The packet handler circuit 32 is a circuit for assembling (creating) or analyzing packets formed of headers and data, and it comprises a CRC processing circuit 33 that generates and decodes CRCs.

The suspend-and-resume control circuit 34 is a circuit for sequence control during the suspension and resumption of processing.

The transaction management circuit 36 is a circuit for managing transactions made up of token, data, handshake, and other packets. More specifically, when a token packet is received, this circuit confirms whether or not it has the device's own address and, if it does have that address, it performs processing to transfer packets to or from the host, then processing for transferring a handshake packet.

The end point management circuit 40 is a circuit for managing the end points that form entrances to the various storage areas of the buffer, and it comprises components such as registers (a register set) for storing attribute information for those end points.

The buffer management circuit 50 is a circuit for managing the buffer 60, and is formed of components such as RAM. More specifically, it generates write addresses or read addresses and performs processing to write data to the buffer 60 or read data from the buffer 60.

The buffer 60 (packet storage means) is designed to store data (packets) temporarily, for transfer through USB, and it has various functions such as compensating for any speed difference between the data transfer speed of USB (the first bus) and the data transfer speed of EBUS (the second bus, or DMA bus). Note that EBUS is an external bus that connects together devices such as hard disk drives, CD drives, and scanners.

With this embodiment of the present invention, the buffer 60 has a data storage area 62 (FIFO: a storage area set to FIFO) for storing data (OUT data) to be received through USB (a first bus) and transmitted through EBUS (a second bus) during data transfer in a first direction (OUT transaction), and data (IN data) to be received through EBUS and transmitted through USB during data transfer in a second direction (IN transaction).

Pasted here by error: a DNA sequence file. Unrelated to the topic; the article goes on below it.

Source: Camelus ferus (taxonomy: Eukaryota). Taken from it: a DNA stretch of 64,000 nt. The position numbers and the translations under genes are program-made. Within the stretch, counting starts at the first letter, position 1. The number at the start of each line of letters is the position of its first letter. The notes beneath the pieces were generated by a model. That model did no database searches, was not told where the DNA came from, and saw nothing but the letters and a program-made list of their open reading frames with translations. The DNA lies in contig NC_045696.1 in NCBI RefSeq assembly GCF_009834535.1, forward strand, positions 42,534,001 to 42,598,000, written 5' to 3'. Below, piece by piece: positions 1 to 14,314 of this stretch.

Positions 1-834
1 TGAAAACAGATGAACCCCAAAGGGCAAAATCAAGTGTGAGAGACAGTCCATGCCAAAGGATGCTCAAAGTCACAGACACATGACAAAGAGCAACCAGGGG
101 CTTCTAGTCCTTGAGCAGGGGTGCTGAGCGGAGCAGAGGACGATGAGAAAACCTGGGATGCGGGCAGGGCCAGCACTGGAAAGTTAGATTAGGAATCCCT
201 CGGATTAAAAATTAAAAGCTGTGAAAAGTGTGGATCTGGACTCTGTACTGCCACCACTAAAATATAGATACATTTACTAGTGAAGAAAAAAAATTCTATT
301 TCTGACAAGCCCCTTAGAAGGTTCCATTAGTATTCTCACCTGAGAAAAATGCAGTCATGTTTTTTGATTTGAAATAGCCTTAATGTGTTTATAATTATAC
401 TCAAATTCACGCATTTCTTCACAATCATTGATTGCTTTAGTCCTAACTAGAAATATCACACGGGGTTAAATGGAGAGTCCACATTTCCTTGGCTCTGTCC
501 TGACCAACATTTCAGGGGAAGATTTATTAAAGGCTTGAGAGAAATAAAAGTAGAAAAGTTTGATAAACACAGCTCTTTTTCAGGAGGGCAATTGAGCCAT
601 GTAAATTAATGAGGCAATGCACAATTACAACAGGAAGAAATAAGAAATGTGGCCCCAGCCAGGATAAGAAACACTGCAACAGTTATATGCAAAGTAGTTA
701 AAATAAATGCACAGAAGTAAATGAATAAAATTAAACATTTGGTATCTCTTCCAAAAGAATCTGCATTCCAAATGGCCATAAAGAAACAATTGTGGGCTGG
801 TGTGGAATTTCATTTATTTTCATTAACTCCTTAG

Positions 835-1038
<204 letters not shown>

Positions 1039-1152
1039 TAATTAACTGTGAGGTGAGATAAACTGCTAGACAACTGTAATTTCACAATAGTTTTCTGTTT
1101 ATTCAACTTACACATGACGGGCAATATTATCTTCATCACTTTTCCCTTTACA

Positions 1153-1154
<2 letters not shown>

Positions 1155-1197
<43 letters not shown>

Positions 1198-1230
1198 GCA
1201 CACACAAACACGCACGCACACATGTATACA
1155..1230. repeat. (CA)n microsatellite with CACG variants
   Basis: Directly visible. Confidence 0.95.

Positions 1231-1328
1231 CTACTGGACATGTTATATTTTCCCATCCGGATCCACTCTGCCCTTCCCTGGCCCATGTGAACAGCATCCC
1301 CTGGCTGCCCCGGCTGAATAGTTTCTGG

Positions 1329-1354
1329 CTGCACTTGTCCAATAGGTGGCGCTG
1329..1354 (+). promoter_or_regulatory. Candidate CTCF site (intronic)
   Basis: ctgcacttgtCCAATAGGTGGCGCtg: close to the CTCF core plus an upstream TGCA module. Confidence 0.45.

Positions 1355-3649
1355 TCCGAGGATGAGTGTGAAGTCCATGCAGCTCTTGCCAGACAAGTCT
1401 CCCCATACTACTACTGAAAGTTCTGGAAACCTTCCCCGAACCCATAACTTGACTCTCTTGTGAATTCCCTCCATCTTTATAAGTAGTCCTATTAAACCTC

The data transfer control device of this embodiment also determines that a data phase (data transport: the transfer of all the data) has ended during data transfer in the first direction, on condition that data transmission through EBUS has ended. Similarly, it determines that the data phase has ended during data transfer in a second direction, on condition that data reception via EBUS has ended and the data storage area 62 of the buffer 60 has become empty (an acknowledgment concerning the final-data packet has been returned through USB).

If data reception via EBUS ends and the residual data size (data length, number of transfers) in the data storage area 62 (FIFO: an area set to FIFO) of the buffer 60 is less than the maximum packet size, the data transfer control device of this embodiment automatically transfers a short packet (a packet of a size that is less than the maximum packet size) of the data storage area 62 through USB, and CPU (firmware or processing unit) is notified of the presence of the short packet by an interrupt signal or the like.

With this embodiment, a command storage area (first storage area) for command blocks and a data storage area (second storage area) for data are provided on the buffer 60 for when a command block (first information) and data (second information: OUT data) have been allocated (see A1 and A2 of FIG. 2B) as information to be transferred through one end point (EP1 of FIG. 2B).

During the command phase (first phase), in which a command block is transferred through USB, the buffer management circuit 50 takes the information that is to be transferred from the host to the end point (EP1) and writes it to a command storage area for the command block. During the data phase (second phase), in which data (OUT data) is transferred through USB, it takes the information that is to be transferred from the host to the end point and writes it to a data storage area for data. In other words, it switches the write area for information (command block or data) on condition that the phase has switched.